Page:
Woman falls victim to sweepstakes scam, pays hefty price

Son hopes his mother's story will save others

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The next time someone calls you, promising you millions if you just send him a few thousand dollars, hang up the phone.

"My mother was very embarrassed; she is a proud woman and can't believe she was scammed like this," said Krist, the son of a woman who became a victim of a sweepstakes scam.

Krist says his mother paid out $20,000 to crooks who promised her millions of dollars and a new car if she just sent them money.

"In the beginning of the scam they couldn't be nicer. They called my mother sweetheart and darling and were so kind. Then when the money didn't arrive they became increasingly agitated," explained Krist.

"They were very persistent in calling her and wanting her to send money," said US Postal Inspector Samantha Knoll.

But when Krist's mother eventually began sending large amounts of cash by mail, postal inspectors spotted the packages.

"I received a call from US Postal inspectors saying they had intercepted two large shipments of cash that had been sent from my mother," said Krist.

He broke the news to his mother that she had been duped.

"We closed several bank accounts, changed her home phone and cell phone numbers and had all of her mail forwarded to our box so she wouldn't be harassed by these people again," said Krist.

It was a smart thing to do because a few months later, Krist says, "Someone had tried to withdraw $20,000 from her account. Fortunately, my wife and I had closed they weren't able get to any of the funds."

Of the $20,000 Krist's mom actually sent through the mail at varying times, postal inspectors were able to retrieve about half of it.

Krist has good advice for children with older parents.

As they get older, you need to monitor their mail, you need to monitor their phone, you need to monitor their finances to make sure they aren't in a scam like this," he suggested.

Bottom line says Knoll, "Someone would go ahead and call you, and they are very aggressive. In order for you to receive a prize, or to receive cash, usually that's a scam."

BBB offers the following advice:

  • You must enter to win. Remember lottery tickets must be purchased. Sweepstakes usually involve application paperwork that you have personally completed and government grants have a thorough application process as well.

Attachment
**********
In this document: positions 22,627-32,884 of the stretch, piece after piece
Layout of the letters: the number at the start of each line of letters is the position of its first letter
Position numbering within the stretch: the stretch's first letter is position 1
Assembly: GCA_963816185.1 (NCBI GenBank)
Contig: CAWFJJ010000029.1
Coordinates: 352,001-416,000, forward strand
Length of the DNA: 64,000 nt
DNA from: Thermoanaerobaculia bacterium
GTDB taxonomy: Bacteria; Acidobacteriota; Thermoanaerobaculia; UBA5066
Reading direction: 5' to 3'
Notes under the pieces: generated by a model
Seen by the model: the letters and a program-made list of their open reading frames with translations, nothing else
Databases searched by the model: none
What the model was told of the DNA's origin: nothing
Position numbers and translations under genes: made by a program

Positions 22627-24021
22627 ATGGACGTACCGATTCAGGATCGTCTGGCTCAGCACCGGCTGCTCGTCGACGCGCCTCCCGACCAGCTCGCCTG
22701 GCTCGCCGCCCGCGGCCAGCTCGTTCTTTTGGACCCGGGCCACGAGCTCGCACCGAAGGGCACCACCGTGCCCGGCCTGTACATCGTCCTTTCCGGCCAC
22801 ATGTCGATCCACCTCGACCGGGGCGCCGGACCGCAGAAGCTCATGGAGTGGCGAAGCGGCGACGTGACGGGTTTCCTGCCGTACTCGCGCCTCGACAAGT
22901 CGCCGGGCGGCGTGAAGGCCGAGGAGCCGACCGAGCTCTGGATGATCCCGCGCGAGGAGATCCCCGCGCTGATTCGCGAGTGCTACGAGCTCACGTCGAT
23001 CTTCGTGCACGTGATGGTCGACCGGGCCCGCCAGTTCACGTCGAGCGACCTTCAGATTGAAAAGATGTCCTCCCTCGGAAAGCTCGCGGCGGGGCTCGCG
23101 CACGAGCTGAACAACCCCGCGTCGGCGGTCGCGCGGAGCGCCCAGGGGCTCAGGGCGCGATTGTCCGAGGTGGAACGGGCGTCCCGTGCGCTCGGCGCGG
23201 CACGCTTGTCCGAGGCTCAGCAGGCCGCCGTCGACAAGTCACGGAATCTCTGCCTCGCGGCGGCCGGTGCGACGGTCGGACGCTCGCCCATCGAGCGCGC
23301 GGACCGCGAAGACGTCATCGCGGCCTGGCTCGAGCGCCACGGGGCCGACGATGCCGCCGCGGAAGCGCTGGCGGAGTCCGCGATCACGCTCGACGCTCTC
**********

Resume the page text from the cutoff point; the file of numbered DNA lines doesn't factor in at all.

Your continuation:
• Never pay any money to collect supposed sweepstakes winnings. If you have to pay to collect your winnings, you're not winning — you're buying. Legitimate sweepstakes don't require you to pay "insurance," "taxes" or "shipping and handling charges" to collect your prize.
  • Never wire money. Scammers pressure people to wire money through commercial money transfer companies because wiring money is the same as sending cash. When the money's gone, there's very little chance of recovery. Likewise, resist any push from the caller to send a check or money order by overnight delivery or courier. Con artists recommend these services so they can get their hands on your money before you realize you've been cheated.
  • Phone numbers can deceive. Internet technology allows con artists to disguise their area code so it looks like they're calling from your local area. But they could be calling from anywhere in the world.
  • Watch the grammar. Scam letters, faxes or emails are often full of grammatical and spelling errors.
  • Never provide personal information. Scammers can be very charming and charismatic and will lure or pressure for personal information.
  • Foreign lotteries are illegal. Beware of lottery applications or win announcements coming via telephone or mail from outside the country. Foreign lotteries violate federal law and participating in any way is illegal. The only legal lotteries in the United States are state-run.

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